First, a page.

Avoid doing your GitLab backups manually

If you don’t backup your GitLab data automatically, there’s a good chance you’ll forget to run your backups. After all, it’s easy to overlook running the backups when you have truckloads of things on your list of to-dos.

Automated Workflow for GitLab Backups

While maintaining GitLab backups is essential, the whole process can also be time-consuming, making it an absolute must for companies to use an automated workflow for GitLab backups.

You can do this through cron-based backups or by using Backrightup.

Using Cron Jobs for backup

A cron job is a time-based scheduler that allows you to run recurring backups in regular intervals.

Below are several ways on how to configure GitLab backups and create automated backups using Cron Jobs to prevent any loss of essential files and older versions of your applications.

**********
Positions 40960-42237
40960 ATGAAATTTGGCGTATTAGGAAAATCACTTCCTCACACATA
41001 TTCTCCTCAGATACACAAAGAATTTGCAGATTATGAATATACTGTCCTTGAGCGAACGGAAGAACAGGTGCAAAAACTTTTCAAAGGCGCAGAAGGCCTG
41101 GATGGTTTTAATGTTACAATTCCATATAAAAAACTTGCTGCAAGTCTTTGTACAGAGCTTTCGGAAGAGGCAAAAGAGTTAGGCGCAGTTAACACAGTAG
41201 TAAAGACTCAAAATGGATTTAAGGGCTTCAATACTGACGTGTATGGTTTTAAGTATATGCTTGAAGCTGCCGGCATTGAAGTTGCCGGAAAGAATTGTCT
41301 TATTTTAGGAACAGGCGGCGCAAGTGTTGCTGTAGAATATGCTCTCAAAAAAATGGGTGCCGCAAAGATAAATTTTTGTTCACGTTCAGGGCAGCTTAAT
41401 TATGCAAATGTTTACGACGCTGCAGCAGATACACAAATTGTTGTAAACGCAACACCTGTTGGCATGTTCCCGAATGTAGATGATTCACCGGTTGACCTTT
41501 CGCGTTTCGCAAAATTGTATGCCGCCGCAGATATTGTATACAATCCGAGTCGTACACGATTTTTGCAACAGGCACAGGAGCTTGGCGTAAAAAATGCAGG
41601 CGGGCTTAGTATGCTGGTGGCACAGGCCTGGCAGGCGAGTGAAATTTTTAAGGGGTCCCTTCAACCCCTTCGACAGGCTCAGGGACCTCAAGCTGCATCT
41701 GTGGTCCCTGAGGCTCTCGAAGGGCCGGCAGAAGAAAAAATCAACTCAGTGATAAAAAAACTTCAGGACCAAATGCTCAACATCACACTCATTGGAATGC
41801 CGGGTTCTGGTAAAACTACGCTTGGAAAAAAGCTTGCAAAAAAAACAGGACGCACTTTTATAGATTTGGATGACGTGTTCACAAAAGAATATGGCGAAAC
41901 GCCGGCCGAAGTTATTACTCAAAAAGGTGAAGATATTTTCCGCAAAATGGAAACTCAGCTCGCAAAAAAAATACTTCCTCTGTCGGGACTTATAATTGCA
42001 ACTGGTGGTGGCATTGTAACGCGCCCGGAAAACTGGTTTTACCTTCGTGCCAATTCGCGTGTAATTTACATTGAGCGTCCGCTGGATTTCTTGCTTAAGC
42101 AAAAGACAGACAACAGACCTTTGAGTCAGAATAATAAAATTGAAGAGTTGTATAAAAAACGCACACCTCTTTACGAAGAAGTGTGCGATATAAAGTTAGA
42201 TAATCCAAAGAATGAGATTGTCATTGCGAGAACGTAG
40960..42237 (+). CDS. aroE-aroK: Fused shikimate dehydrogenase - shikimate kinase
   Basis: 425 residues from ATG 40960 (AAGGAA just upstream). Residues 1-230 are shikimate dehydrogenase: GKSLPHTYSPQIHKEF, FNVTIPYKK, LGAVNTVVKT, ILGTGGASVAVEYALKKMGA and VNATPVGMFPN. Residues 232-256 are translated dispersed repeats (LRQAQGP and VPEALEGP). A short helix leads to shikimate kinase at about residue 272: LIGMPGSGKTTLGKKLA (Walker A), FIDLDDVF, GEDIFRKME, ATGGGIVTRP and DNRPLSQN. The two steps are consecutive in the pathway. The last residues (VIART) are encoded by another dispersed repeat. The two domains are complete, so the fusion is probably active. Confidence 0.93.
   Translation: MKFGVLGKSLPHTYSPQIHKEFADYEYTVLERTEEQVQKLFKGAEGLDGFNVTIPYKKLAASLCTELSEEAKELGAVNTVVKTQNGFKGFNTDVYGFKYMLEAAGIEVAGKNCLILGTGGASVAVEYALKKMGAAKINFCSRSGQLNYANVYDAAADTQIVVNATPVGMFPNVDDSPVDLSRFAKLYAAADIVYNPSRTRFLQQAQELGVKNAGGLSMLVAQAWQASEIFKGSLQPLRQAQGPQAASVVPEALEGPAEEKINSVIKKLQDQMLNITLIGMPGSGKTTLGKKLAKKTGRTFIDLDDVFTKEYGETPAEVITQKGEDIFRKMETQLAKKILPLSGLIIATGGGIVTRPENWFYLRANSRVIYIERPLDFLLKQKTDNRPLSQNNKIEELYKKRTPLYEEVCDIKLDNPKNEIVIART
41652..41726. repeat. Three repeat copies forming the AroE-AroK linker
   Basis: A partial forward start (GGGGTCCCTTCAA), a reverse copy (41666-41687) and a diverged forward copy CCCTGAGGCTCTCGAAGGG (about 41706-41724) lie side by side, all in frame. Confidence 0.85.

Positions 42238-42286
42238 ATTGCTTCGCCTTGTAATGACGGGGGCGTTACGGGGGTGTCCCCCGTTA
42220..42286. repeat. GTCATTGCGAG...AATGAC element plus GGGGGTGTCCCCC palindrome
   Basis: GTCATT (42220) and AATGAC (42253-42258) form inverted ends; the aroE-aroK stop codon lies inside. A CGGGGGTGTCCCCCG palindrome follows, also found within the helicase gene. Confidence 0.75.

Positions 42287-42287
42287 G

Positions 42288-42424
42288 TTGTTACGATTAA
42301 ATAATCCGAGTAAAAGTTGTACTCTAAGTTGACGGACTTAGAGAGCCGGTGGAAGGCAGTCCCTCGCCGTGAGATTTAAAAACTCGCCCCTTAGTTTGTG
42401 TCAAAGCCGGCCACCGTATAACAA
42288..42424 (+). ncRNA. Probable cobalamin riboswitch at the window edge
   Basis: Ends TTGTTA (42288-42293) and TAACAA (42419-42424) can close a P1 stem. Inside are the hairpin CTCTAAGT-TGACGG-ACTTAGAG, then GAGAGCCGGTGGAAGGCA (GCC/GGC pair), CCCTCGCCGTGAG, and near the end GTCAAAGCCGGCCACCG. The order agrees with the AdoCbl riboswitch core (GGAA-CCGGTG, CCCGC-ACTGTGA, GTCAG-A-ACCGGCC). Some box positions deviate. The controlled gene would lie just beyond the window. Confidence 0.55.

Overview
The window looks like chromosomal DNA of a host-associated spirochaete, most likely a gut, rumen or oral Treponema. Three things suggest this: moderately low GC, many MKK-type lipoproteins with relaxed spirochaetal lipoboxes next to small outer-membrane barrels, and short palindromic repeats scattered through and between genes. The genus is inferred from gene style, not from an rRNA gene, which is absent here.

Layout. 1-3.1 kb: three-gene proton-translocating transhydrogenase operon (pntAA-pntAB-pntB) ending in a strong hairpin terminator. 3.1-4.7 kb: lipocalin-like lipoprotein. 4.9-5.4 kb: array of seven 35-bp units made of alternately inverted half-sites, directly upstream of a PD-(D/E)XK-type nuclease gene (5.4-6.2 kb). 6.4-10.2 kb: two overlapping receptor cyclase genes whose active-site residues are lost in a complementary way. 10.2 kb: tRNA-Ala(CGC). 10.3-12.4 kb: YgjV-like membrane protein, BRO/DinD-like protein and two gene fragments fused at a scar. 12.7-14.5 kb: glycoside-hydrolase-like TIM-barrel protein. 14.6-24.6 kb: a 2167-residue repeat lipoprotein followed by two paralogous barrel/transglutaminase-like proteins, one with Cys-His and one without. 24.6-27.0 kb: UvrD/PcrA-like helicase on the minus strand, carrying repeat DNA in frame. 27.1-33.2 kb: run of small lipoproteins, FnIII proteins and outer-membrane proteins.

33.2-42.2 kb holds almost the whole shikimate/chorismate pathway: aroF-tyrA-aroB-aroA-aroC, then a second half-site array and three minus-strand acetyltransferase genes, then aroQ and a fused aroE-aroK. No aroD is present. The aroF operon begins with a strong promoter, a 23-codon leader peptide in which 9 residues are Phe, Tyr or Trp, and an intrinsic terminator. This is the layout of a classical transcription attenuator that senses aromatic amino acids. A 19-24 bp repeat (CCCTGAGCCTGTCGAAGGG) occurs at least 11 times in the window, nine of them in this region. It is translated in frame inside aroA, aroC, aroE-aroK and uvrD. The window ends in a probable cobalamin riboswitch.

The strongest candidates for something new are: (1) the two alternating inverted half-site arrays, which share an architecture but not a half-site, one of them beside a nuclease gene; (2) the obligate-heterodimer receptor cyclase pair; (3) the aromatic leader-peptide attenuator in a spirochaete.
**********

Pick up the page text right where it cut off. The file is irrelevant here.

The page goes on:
For Omnibus GitLab packages

1. First, you need to edit the crontab for a root user.  

sudo su –

crontab -e

2. Use this command to schedule a backup at a certain time, say, 2 am.

0 2 * * * /opt/gitlab/bin/gitlab-backup create CRON=1

For installations from source

1. Edit the crontab for the Git user.

sudo -u git

crontab -e

2. Use the following commands and add them to the code. This will schedule your backup for a specific time every 24 hours.

# Create a full backup of the GitLab repositories and SQL database every day at 2 am

0 2 * * * cd /home/git/gitlab && PATH=/usr/local/bin:/usr/bin:/bin bundle exec rake gitlab:backup:create RAILS_ENV=production CRON=1